The Tamanu Tree with fruit (Calophyllum inophyllum)
Tamanu Oil in the Aromatic Wisdom Institute Classroom
Tamanu Oil is one carrier I always include in my aromatherapy student’s blending activities. Tamanu is so unique and unlike any other carrier we use in class, and I get a kick out of watching my students reactions as they discover Tamanu’s unusual aroma and color.
Tamanu Oil Benefits
Tamanu oil, also known by the name of Foraha oil, is a powerhouse when it comes to healing damaged skin. Research has shown it to be effective in the treatment of cuts, burns, rashes, scarring, stretch marks, psoriasis, and eczema. It possesses a unique capacity to promote the formation of new tissue thereby accelerating wound healing and the growth of healthy new skin. It also helps prevent infection.
As if all this goodness weren’t enough,Tamanu is strongly anti-inflammatory and analgesic making it a good choice to help relieve joint pain, arthritis, neuralgia, rheumatism, and sciatica. It can be used alone or with other carriers to create a unique and powerful carrier blend. Consider adding it to recipes for making creams, ointments or lotions.
Tamanu Oil Source and Method of Extraction
The Calophyllum inophyllum tree grows in Madagascar (where it is called Foraha) and in Polynesian (where it is called Tamanu). It is been used by Polynesian women for centuries to promote healthy and clear skin, and on babies to prevent diaper rash.
The tree produces a fruit that contains a nut. The nut inside doesn’t initially have any oil as it forms as the nut dries, so it becomes a labor of love and patience to obtain it.
The nuts are placed on a drying rack for about eight weeks. During this time the nuts turn dark brown and lose about one-third of their original weight and their oil content becomes very high. This oil is extracted by cold pressing the nut and it comes out a beautiful deep green color. Though Tamanu oil is thick, once applied it is completely absorbed into the skin. Can you see why this carrier is a bit costlier than others? Trust me, it is worth every penny.
Ariipaea Salmon and Ni Vanuatu women drying Tamanu nuts.
Photo by Chris Kilham
(used with permission from the photographer)
Tamanu Oil Aroma
Tamanu oil has a strong but not unpleasant fragrance. It is usually described as nutty. The aroma is strong enough that is may overpower the aroma of your essential oils, so know that going in. I blend purely for therapeutic benefit, and less for aroma with this fabulous carrier.
Tamanu Oil Shelf Life
The shelf life of Tamanu oil is about two years from the time of pressing, so make sure your supplier has that information. Keep it in the refrigerator or a cool place. It will get solid in the fridge so make sure you remove it about 30 minutes before using. For this reason, I recommend keeping it in small bottles.
What Should You Look for to Buy the Best Tamanu Oil?
It should be USDA Certified Organic, Cold-Pressed, Unrefined and made without the use of hexanes!
This Tamanu Oil 👇 is superb and what I use at home on my own skin and in my classroom.
Have you tried Tamanu Oil?
What do you think of the aroma?
What results have you seen with your skin?
Share in the comment section below!
- Kusmirek J. Liquid Sunshine: Vegetable Oils for Aromatherapy. Sumerset, England: Floramicus; 2002
- Price S. and Price L. Aromatherapy for Health Professionals, 4th edition, Elsevier, London, 2012.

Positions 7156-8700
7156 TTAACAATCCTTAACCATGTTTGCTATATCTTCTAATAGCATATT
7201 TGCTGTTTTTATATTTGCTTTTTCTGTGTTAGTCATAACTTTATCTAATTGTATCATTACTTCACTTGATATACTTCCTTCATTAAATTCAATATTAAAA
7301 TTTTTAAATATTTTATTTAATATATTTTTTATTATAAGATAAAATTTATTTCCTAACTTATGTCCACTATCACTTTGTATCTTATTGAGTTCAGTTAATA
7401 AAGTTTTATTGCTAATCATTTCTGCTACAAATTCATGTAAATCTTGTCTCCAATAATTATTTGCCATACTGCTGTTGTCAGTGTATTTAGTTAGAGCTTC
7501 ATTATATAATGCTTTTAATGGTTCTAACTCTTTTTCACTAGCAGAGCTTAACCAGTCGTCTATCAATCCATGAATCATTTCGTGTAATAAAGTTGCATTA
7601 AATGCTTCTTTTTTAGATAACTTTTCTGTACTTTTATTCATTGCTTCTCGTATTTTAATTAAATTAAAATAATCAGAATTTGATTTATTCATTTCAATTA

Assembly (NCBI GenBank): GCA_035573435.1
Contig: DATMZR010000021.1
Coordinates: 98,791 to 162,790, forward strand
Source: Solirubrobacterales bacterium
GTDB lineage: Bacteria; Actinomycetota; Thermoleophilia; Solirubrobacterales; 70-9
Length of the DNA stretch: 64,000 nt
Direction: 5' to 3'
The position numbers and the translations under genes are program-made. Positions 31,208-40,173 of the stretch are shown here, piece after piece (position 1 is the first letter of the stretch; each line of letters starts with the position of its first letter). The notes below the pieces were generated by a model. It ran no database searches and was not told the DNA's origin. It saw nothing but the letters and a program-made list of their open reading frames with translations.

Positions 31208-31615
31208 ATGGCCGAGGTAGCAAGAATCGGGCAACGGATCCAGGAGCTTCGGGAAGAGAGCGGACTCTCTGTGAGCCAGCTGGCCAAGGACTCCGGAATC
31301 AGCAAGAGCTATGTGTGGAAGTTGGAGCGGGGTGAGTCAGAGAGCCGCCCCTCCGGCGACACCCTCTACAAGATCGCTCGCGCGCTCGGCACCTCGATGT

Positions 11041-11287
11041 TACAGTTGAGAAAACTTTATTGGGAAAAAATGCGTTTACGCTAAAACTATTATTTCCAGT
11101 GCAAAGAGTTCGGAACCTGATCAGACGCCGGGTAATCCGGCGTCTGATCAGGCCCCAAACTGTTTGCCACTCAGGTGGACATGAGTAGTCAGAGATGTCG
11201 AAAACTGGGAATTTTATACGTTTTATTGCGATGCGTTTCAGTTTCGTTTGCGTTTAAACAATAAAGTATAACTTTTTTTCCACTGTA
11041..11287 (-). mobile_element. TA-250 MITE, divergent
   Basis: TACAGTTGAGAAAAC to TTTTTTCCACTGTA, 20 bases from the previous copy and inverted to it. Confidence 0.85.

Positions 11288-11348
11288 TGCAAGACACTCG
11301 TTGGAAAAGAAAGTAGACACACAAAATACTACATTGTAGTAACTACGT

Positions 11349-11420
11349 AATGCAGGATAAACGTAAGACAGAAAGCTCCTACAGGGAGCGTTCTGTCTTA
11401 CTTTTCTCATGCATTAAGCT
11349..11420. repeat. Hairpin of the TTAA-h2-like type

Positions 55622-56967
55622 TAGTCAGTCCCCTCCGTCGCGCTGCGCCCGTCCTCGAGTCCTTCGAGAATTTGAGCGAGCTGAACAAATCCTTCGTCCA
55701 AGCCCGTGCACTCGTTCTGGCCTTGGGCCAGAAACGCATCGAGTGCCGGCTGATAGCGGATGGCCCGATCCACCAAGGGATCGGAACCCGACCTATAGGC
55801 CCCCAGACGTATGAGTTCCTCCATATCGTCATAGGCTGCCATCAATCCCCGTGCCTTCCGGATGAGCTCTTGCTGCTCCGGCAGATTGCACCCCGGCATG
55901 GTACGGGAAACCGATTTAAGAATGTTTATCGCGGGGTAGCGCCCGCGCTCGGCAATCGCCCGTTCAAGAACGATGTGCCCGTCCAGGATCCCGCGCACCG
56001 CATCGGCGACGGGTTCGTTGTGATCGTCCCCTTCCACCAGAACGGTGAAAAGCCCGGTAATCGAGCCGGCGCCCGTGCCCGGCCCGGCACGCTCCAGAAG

- Rhind, J. Essential Oils, A Handbook for Aromatherapy Practice, 2nd edition, Singing Dragon, London, 2012
- Schnaubelt K. Advanced Aromatherapy, The Science of Essential Oil Therapy, Healing Arts Press, USA, 1998
- The Medicine Hunter, Tamanu Oil, Medicinehunter.com/tamanu
I really recommend this Tamanu oil for those people who are suffering from acne, and to those who have scars on their skin.
What do you suggest for keloid scars? Thick and very red
Hi Kathy! I would make a 3% blend with Tamanu and Helichrysum. Keloids can be tough to eradicate, but Tamanu and Heli may be effective.
I began my experience with Tamanu Oil (Foraha), by reading all I could find. One of the things that impressed me was when I read about people using it for skin cancer. There was a recorded experience of a lady using it for Leprosy, and it healed. So, I had a 1/4 inch-around dark place on my arm, which I was thinking was pre-cancerous, and I had intended to have it looked at by a dermatologist. I decided to use Tamanu Oil, to give it a try, and after almost a year, the brown spot is almost totally gone!!! It made me a believer of the medicinal power of this Polynesian oil, and now I use it for all kinds of skin needs. I would highly recommend it to anyone for their First Aid Kit in preparing for skin emergencies, like burns, sunburn, insect bites and stings – just everything!!! Do your research and the more you read, the more you will find the value of Tamanu. Thanks, Liz Fulcher for giving us some great information about this great oil. 🙂
Looking forward to using this oil for my shingle pain. Had shingles 3 years ago but the pain is still with along with the itching… Can I ask what oil you would recommend to add to this oil. I was thrilled to see this information thank you Liz Fulcher.
Hi Nancy, Oh you poor thing, I know how very painful shingles can be! Honestly, I would start with just the Tamanu oil. If you really want to add an essential oil, I would try Ravensara (Ravensara aromatica). Best of luck, Liz
Here it is 2018 and I’m just listening to your awesome podcasts. I must ad that anyone who takes your live aromatherapy training is very fortunate! Many thanks for these podcasts and your generous spirit.
So, about a month ago my friend came by with quite a scar in the middle of her forehead from cancer removal, rather recent, so not an old scar. I mixed her up tamanu, Helichrysum and lavender with application instructions and when I saw her about two weeks later there was only a tiny mark, barely visible! Oh happy day!